Maria was conspicuously pregnant with her rst child, in the middle of her eighth month, and she was admittedly off-center and unwieldy in her movements. Otherwise, she felt fine and in no need of anyone’s help. But she enjoyed the pampering she had recently been receiving from her husband and many others.
She smiled. “Thank you, Mr. Shaw. This chair suits me perfectly, so there is no reason to bring in another. But a cup of brewed ginger would be lovely.”
The lawyer rose from his chair and went to tell his secretary to prepare the drink. He then returned to his seat and asked about their recent trip to the Holy Land. He insisted on not speaking about legal matters until the beverage arrived.
Will and Maria were almost certain that no one in England knew about Maria’s eorts to establish Tiberias as a place of refuge for Jews escaping the Inquisition. If possible, they wanted to keep it that way, even when speaking to their most trusted friends. In an unguarded moment, word of Maria’s Ti- berias project might leak out and further provoke their anti- Jewish adversaries. So they answered their lawyer’s friendly questions with vague generalities.
When the ginger brew arrived, Will carefully filled Maria’s cup. Robert Shaw was now ready to get down to business.
Will quickly explained their situation, and before he had finished, he saw all the color drain from the lawyer’s face.
“I’m not sure you want me to represent you, Doctor and Mrs. Ames.”
“Why not? And please call me ‘Will,’” he added.
“Although my wife is a devout Protestant, her parents are not. They have been fined and imprisoned multiple times as re- cusants because they insist on adhering to Catholic rituals and refuse to conform to the Protestant practices of the Church of England. With in-laws like that, I don’t think I would get a very sympathetic hearing in an English court on matters of religion. You must get someone else. I can recommend lawyers from solid Protestant families if you’d like. I assure you they are all very good advocates.”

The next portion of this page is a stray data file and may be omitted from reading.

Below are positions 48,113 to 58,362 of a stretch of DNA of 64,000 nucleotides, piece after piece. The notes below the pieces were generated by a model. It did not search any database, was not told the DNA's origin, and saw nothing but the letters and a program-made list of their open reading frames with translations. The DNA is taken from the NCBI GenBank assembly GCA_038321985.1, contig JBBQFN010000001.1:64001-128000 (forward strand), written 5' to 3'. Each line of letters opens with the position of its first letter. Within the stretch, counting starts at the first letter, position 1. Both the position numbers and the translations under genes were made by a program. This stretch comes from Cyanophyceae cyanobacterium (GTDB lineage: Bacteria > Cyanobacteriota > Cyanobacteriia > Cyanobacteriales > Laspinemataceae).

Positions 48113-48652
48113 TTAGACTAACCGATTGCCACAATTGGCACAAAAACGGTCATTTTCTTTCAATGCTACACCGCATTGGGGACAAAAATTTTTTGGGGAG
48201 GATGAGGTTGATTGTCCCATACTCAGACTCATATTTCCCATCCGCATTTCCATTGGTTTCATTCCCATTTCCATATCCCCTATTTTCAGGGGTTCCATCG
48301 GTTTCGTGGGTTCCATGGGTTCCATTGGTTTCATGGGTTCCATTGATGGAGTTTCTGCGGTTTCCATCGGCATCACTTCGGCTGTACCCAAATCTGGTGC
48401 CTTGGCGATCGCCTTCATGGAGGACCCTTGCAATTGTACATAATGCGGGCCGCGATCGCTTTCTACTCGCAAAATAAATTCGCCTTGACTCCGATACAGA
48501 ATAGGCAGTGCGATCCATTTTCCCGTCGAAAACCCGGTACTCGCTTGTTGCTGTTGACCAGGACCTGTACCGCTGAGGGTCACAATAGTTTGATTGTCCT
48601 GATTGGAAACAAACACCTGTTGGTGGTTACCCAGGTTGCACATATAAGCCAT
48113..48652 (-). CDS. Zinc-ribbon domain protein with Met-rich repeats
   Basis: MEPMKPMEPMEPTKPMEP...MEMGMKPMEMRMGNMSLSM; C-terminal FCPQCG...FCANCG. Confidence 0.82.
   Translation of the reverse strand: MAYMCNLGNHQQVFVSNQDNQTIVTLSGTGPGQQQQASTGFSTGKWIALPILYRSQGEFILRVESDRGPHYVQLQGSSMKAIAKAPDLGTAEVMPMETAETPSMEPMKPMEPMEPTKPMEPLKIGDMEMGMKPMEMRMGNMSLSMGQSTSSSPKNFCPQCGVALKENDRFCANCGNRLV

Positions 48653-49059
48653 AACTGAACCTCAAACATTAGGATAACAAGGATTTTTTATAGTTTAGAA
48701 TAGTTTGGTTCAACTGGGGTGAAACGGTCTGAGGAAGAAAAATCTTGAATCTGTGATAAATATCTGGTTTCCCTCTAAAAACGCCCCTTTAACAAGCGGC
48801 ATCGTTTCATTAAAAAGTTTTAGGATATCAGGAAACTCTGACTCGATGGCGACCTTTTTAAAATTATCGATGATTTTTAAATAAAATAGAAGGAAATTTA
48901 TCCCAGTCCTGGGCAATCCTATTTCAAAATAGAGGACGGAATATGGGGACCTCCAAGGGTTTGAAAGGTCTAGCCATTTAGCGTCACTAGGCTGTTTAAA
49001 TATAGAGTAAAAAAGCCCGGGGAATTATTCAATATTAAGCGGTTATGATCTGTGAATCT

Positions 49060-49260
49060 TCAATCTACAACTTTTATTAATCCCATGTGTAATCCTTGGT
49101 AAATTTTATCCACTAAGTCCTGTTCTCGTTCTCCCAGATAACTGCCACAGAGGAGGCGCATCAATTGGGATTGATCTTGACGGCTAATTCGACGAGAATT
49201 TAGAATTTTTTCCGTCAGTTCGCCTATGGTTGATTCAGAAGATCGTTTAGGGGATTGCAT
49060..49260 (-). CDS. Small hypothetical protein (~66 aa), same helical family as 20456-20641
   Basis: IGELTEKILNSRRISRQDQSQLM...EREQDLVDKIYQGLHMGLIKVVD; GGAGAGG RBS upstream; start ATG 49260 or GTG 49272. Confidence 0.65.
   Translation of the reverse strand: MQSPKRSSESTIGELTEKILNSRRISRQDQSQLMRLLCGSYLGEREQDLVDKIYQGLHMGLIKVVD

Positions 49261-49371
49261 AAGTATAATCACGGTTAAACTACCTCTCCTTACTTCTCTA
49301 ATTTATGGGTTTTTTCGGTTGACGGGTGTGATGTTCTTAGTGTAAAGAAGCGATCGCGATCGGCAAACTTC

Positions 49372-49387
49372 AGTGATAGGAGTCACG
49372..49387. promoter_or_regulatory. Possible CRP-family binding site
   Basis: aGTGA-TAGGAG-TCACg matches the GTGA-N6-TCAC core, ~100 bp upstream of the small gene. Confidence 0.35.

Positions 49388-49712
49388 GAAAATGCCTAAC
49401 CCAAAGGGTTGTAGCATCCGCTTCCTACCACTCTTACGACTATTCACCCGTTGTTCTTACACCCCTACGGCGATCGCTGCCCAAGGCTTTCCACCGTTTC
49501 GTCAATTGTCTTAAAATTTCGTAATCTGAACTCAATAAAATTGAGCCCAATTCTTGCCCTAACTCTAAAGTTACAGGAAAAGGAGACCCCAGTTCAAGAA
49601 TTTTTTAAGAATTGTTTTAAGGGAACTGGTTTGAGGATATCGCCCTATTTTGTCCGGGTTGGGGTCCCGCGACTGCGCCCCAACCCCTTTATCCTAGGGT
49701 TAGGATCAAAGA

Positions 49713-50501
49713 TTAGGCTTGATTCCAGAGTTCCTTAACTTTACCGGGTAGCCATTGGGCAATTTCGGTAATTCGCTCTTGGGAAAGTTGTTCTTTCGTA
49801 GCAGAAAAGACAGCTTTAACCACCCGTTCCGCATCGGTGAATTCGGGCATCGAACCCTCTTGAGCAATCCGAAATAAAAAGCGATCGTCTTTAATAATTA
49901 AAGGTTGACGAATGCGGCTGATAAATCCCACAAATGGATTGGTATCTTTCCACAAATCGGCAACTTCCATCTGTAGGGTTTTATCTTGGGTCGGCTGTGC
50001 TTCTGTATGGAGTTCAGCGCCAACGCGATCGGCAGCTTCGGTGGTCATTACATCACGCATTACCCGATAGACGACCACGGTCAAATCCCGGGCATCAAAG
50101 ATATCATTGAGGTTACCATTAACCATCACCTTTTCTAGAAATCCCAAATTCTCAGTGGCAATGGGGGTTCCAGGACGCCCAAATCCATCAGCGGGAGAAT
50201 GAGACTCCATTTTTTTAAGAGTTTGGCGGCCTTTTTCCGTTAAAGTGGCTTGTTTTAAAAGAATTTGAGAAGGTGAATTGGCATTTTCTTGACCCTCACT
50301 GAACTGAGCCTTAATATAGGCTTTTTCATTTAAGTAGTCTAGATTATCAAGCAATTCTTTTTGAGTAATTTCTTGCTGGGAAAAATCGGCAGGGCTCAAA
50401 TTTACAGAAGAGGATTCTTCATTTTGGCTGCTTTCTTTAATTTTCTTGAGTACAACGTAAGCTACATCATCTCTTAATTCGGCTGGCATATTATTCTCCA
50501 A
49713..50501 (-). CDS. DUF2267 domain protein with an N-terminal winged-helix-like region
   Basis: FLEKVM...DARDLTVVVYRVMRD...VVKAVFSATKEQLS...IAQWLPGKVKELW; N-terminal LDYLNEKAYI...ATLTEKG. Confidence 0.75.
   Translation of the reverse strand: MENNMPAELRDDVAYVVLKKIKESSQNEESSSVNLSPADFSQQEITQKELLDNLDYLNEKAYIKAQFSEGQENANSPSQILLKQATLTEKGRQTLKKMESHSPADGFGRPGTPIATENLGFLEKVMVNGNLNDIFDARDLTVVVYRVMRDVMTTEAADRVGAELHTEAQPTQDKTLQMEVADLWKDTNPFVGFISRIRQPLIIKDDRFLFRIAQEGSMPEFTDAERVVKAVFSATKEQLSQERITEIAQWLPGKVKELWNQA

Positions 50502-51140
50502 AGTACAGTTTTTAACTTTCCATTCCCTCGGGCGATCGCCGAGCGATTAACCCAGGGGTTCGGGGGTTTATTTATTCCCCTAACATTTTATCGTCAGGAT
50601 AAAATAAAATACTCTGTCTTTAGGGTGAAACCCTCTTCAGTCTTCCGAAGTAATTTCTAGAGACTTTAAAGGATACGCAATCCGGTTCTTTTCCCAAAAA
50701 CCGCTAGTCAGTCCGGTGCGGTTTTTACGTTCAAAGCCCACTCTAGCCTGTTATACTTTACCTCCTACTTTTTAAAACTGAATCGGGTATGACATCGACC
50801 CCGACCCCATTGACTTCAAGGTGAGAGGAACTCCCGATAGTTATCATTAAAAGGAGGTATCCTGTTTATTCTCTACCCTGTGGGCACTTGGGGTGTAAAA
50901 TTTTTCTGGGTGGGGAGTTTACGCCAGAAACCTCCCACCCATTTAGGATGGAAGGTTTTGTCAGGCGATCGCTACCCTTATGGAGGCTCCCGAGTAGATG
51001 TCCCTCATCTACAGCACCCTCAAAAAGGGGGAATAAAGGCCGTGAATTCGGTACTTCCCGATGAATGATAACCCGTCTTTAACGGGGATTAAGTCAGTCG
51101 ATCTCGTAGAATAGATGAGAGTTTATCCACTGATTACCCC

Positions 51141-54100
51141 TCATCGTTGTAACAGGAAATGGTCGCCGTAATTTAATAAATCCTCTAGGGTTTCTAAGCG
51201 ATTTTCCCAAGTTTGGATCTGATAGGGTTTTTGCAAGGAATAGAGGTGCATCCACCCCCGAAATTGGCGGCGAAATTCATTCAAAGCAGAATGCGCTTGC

Will shook his head. “Robert, I respectfully disagree. I believe all of your most successful colleagues are also patients of mine. I don’t think I’m revealing anything condential or otherwise prohibited by my Hippocratic Oath when I tell you that none of them is as intelligent nor as wise as you are. Besides, your family’s religious background is a two-edged sword. I believe it will give you an added motivation in your work for our defence. That will more than compensate for whatever biases the judges may have.”
Robert sighed in frustration. “Unfortunately, Will, I know you are wrong. But I also know you are as stubborn as a mule, so there is no sense in arguing this any further. I just want to be clear. By hiring me, you are, I am certain, giving the judges one more reason to convict you.”
Maria smiled and spoke up. “Mr. Shaw, we are equally cer- tain that if we are to have any chance at all of a successful de- fence, you must be the one to lead it. And I hope you will call me ‘Maria’ as we move forward.”
“Very well,” he said with a sigh. “I’ll have my secretary draw up the necessary papers, and then we can get to work.”
Robert asked them to describe the type of evidence they thought Chamberlain might be presenting against them. After abouttenminutesoftheirexplanation,hesaid,“This case is impossible to defend. You two are as guilty as sin.”